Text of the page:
South Africa: Transnet Speeds Up Durban Port Deepening Amid Backlog Relief - South African News Briefs - December 5, 2023

5 December 2023


Transnet Speeds Up Durban Port Deepening Amid Backlog Relief  

Transnet, the state-owned port operator, has begun the process of deepening and lengthening two berths at Durban port, as part of a R154 billion plan to transform the port into an international container hub, reports Moneyweb. This initiative involves reconstructing, deepening, and extending berths to accommodate larger vessels. The project is expected to take five years and create about 32,730 jobs. There are also signs that the backlog at the container port is easing, with 11 vessels currently at anchorage off the Durban coast awaiting offloading. The backlog should reduce to single digits in December as more gantry cranes are brought into service, alongside other efficiency improvements introduced in recent weeks, according to Transnet.

Koeberg Power Station Life Extension Delay to Worsen Power Woes in 2024

The Koeberg Power Station is at a critical juncture. Pending refurbishments are coinciding with the National Nuclear Regulator's (NNR) decision on its life extension license, expected around July 2024, reports News24. The station's reduced capacity due to ongoing maintenance has heightened load shedding levels. While Unit 1 is back online, Unit 2's maintenance and subsequent outages for both units in July 2024, lasting 200 days each, loom ahead. Possible 2024 scenarios range from a full shutdown to partial operations contingent on the NNR's decision on decoupling licenses, pending discussions in January.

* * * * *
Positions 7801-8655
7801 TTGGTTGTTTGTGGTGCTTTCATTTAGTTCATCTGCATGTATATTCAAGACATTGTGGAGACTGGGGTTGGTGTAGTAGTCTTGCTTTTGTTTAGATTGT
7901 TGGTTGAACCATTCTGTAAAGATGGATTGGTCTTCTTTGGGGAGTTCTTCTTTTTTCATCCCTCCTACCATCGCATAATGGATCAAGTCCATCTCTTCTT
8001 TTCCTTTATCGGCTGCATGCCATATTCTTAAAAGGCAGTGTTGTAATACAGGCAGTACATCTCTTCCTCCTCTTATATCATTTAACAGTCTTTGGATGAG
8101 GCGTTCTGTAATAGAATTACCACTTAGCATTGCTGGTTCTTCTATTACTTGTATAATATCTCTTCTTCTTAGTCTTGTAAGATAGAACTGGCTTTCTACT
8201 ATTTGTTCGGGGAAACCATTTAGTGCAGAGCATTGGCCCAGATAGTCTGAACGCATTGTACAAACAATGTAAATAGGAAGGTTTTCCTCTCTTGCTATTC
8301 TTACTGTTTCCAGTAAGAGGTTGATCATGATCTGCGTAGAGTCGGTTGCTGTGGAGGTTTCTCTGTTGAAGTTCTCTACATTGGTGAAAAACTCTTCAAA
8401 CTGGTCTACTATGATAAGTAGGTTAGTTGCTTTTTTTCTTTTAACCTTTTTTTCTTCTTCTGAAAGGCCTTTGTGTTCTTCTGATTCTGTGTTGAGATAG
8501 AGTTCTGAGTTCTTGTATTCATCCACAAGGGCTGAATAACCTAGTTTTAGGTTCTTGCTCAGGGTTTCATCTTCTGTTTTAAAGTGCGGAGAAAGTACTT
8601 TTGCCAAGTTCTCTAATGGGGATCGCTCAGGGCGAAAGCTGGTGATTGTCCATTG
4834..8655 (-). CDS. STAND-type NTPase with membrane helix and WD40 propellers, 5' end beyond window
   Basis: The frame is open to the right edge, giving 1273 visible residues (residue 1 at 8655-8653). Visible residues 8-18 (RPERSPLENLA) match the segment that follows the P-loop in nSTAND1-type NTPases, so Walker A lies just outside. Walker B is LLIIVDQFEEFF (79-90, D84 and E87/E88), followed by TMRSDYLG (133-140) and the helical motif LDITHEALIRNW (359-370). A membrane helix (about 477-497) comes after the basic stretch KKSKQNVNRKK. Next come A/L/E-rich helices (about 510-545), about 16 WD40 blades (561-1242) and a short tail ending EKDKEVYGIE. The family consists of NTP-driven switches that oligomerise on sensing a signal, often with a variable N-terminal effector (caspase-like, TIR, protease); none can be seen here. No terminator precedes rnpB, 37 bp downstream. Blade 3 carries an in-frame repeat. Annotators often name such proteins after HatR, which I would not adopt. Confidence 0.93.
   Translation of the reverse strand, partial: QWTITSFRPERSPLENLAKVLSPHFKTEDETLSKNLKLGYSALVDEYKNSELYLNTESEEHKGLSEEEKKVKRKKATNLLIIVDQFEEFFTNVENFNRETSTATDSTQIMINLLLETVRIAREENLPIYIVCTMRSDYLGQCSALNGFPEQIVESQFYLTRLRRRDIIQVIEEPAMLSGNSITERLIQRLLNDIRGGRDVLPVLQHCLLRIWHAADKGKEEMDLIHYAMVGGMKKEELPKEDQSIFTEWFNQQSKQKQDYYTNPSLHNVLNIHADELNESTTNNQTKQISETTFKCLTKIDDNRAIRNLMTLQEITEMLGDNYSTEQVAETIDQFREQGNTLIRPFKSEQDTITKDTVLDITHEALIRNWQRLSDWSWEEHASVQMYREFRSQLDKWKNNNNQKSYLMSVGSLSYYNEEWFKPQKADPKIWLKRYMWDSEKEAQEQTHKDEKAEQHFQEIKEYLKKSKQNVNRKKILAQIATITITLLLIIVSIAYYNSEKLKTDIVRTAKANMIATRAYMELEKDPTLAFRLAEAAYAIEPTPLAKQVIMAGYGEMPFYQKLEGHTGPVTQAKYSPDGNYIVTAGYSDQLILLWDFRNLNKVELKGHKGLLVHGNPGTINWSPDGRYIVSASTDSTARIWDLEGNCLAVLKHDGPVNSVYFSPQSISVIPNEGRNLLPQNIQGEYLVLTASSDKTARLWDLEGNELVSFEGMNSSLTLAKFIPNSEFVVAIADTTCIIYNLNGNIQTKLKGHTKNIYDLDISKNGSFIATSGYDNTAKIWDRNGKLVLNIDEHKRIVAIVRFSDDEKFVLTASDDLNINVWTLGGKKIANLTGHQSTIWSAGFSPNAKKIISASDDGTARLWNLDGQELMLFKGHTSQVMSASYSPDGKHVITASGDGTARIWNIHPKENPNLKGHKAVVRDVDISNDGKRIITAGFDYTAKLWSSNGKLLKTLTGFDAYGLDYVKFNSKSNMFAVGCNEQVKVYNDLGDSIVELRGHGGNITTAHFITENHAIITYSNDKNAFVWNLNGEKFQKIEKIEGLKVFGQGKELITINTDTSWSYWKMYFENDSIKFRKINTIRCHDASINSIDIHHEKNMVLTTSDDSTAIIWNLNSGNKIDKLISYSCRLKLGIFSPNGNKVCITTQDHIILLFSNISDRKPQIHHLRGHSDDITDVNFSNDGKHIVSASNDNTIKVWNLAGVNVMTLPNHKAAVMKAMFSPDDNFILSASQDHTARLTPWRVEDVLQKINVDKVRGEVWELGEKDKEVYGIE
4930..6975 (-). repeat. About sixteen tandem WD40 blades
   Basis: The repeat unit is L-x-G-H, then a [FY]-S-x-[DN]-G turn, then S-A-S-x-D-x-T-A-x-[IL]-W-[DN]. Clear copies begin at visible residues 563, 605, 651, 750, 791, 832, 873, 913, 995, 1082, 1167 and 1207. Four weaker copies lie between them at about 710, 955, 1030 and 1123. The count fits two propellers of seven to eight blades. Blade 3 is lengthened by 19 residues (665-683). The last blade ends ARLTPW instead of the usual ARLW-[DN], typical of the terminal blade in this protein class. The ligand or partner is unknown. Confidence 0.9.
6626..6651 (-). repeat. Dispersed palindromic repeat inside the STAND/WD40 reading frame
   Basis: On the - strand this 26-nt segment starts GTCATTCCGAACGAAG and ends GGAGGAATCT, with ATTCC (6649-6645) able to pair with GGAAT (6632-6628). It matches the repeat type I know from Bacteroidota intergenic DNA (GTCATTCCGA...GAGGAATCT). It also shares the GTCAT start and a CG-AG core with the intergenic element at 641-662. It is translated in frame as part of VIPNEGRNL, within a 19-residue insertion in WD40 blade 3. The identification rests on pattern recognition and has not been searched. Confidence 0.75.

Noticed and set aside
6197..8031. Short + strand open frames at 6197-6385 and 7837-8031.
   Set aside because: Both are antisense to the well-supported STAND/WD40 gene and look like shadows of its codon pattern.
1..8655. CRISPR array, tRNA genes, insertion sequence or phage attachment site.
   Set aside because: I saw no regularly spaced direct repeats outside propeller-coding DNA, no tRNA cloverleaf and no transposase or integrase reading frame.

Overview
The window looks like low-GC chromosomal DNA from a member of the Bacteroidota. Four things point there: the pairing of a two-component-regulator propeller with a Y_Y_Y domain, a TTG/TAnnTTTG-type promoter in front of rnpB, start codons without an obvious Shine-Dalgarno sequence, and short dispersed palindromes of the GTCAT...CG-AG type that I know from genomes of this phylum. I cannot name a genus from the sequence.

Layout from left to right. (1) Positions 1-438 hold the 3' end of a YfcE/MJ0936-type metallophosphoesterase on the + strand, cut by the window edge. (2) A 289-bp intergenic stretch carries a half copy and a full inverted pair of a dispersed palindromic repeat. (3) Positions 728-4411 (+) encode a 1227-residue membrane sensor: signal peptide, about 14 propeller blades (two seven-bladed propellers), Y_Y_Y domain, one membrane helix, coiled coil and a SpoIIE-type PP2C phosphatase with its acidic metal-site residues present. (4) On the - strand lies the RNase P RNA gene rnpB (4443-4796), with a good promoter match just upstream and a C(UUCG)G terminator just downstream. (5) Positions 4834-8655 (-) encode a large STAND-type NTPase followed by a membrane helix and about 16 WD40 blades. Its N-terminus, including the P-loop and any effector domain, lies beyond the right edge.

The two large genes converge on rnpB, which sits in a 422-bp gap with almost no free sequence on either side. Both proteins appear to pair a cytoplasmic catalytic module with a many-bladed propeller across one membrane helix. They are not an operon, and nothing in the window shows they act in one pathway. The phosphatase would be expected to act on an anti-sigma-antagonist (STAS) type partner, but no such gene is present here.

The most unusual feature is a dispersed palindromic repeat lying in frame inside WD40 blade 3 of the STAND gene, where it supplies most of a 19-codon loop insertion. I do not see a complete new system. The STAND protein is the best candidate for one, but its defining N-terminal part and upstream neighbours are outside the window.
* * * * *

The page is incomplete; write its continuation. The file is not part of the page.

Burglary at Free State Prosecutions Office Raises Concerns Amid High-Profile Case

Thieves broke into the offices of the Free State's top prosecutors, stealing laptops, voice recorders, and personal belongings, reports News24. The National Prosecuting Authority claims that no sensitive information was taken as it is stored securely. While the prosecution service has sought to allay alarm about the break-in, the fact that it was so easy for burglars to enter and exit its Free State head office without being detected should raise alarm, particularly as its prosecutors prepare to run potentially explosive corruption trials, writes  Karyn Maughan. This is the second break-in in two years targeting prosecutors handling high-profile corruption cases.

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